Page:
the weblog of Alan Knox

Christians giving to other Christians who are traveling from place to place

Posted by on Oct 27, 2011 in community, hospitality, love, missional, scripture, service | 8 comments

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This is the fourth post in my series on Christians and giving from the perspective of Scripture. (See the introduction post here.) I’ve already stated that giving directly to those in need is the most prevalent method of giving by Christians in the New Testament (either by example or instruction). There are also a few examples of Christians giving indirectly to people who are in need.

Similarly, there are a few examples and exhortations in Scripture of Christians giving to those who are traveling from place to place. These traveling (or itinerant) believers may be apostles, or prophets, or evangelists, or perhaps gifted for some other type of service. The common fact for this type of giving is that the recipients are traveling away from home, and they do not intend to stay in one place.

Of course, Paul is the quintessential example of the itinerant servant in Scripture. It is not surprising, then, that there are many example of him receiving help from other believers. This passage from Philippians is a famous example:

I rejoiced in the Lord greatly that now at length you have revived your concern for me. You were indeed concerned for me, but you had no opportunity. Not that I am speaking of being in need, for I have learned in whatever situation I am to be content. I know how to be brought low, and I know how to abound. In any and every circumstance, I have learned the secret of facing plenty and hunger, abundance and need. 13I can do all things through him who strengthens me. Yet it was kind of you to share my trouble. (Philippians 4:10-14 ESV)

Receiving support from others seems to be a right of itinerant believers. Paul discusses this right in 1 Corinthians 9. This is also the passage where Paul says that he refuses to exercise that right among the people where he is currently working. (Paul accepts money from believers in other locations, but there are no examples of instances in which he accepted support from believers in the location where he is currently serving.) This passage also indicates that there are others (besides Paul and Barnabas) who are traveling from place to place. (See 1 Corinthians 9:4-6.)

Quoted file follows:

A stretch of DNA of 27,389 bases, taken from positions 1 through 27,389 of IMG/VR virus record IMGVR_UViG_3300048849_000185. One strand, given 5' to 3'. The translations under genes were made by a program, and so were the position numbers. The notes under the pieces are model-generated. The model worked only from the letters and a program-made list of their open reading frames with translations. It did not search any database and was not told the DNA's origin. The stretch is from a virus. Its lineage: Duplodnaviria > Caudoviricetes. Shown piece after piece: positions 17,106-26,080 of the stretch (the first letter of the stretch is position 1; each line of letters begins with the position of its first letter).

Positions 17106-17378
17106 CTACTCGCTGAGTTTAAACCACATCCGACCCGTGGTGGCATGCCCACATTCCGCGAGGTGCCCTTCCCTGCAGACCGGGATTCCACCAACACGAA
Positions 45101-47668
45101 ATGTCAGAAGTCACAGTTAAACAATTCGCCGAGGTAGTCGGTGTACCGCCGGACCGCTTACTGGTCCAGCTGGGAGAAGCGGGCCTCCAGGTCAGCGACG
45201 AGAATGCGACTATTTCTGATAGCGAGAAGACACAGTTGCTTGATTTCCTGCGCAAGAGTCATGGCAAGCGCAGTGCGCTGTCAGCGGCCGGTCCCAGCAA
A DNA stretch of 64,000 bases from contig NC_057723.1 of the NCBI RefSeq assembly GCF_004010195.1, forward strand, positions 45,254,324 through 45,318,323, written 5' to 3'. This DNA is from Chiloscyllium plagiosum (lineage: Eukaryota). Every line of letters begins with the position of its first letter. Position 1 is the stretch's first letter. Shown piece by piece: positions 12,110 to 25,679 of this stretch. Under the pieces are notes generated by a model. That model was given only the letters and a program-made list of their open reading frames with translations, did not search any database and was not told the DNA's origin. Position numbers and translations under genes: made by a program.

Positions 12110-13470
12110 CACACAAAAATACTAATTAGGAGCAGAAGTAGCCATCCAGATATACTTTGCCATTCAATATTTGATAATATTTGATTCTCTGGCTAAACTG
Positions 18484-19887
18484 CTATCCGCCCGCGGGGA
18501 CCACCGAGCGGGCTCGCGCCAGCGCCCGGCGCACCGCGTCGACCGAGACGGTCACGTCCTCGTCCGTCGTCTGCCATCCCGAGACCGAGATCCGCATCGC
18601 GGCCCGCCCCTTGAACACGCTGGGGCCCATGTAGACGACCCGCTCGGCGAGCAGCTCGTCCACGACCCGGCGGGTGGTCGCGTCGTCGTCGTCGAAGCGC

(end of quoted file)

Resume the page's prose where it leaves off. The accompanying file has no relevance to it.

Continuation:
Similarly, there are exhortations and instructions in other letters in which believers are encouraged to support other Christians who are traveling through their area. Another famous itinerant support passage is found in 3 John:

Beloved, it is a faithful thing you do in all your efforts for these brothers, strangers as they are, who testified to your love before the church. You will do well to send them on their journey in a manner worthy of God. For they have gone out for the sake of the name, accepting nothing from the Gentiles. 8Therefore we ought to support people like these, that we may be fellow workers for the truth. (3 John 5-8 ESV)

In fact, John later tells Gaius (the recipient of the letter) that he should not follow Diotrephes’ example, partly because Diotrephes refuses to help Christians who are traveling through their area and even attempts to stop others from helping itinerant servants.

Furthermore, the many instructions about practicing hospitality are primarily focused on helping traveling strangers. (For example, see Romans 12:13 and Hebrews 13:2.) There is even a special verb for “sending with hospitality” that is used in several passages. (For example, see Acts 15:3, 2 Corinthians 1:16, and Titus 3:13.)

Again, the important aspects of this kind of giving is that it was offered to people who were traveling from place to place. It seems that as long as the servants were traveling, believers would help them. When they settled down, there is less evidence that the support continued, at least at the same level.

What would you add to this discussion of Christians giving to those itinerant servants who are traveling from place to place?


Giving and the Church in Scripture Series:

1) Introduction
2) Christians giving directly to others because of need
3) Christians giving indirectly to others because of need
4) Christians giving to other Christians who are traveling from place to place
5) Christians giving to other Christians in response to some service


Comments are closed. If you would like to discuss this post, send an email to alan [at] alanknox [dot] net.

  1. 10-27-2011

    After this, Jesus traveled about from one town and village to another, proclaiming the good news of the kingdom of God. The Twelve were with him, 2 and also some women who had been cured of evil spirits and diseases: Mary (called Magdalene) from whom seven demons had come out; 3 Joanna the wife of Chuza, the manager of Herod’s household; Susanna; and many others. These women were helping to support them out of their own means.-Luke 8:1-3

    How scandalous.

  2. 10-27-2011

    I think it is important to note that while Paul did receive some financial assistance, he was not a “full time” missionary with enough support to meet his needs (nor those who traveled with him). This was due both to necessity and so that Paul could set an example to others (which example seems to be missed by too many “leaders” today).

    Paul’s (and other itinerants) lack and labor to support themselves: “Even unto this present hour we both hunger, and thirst, and are naked, and are buffeted, and have no certain dwellingplace; And labour, working with our own hands…” I Cor 4:11-12 (see also II Cor 12:13)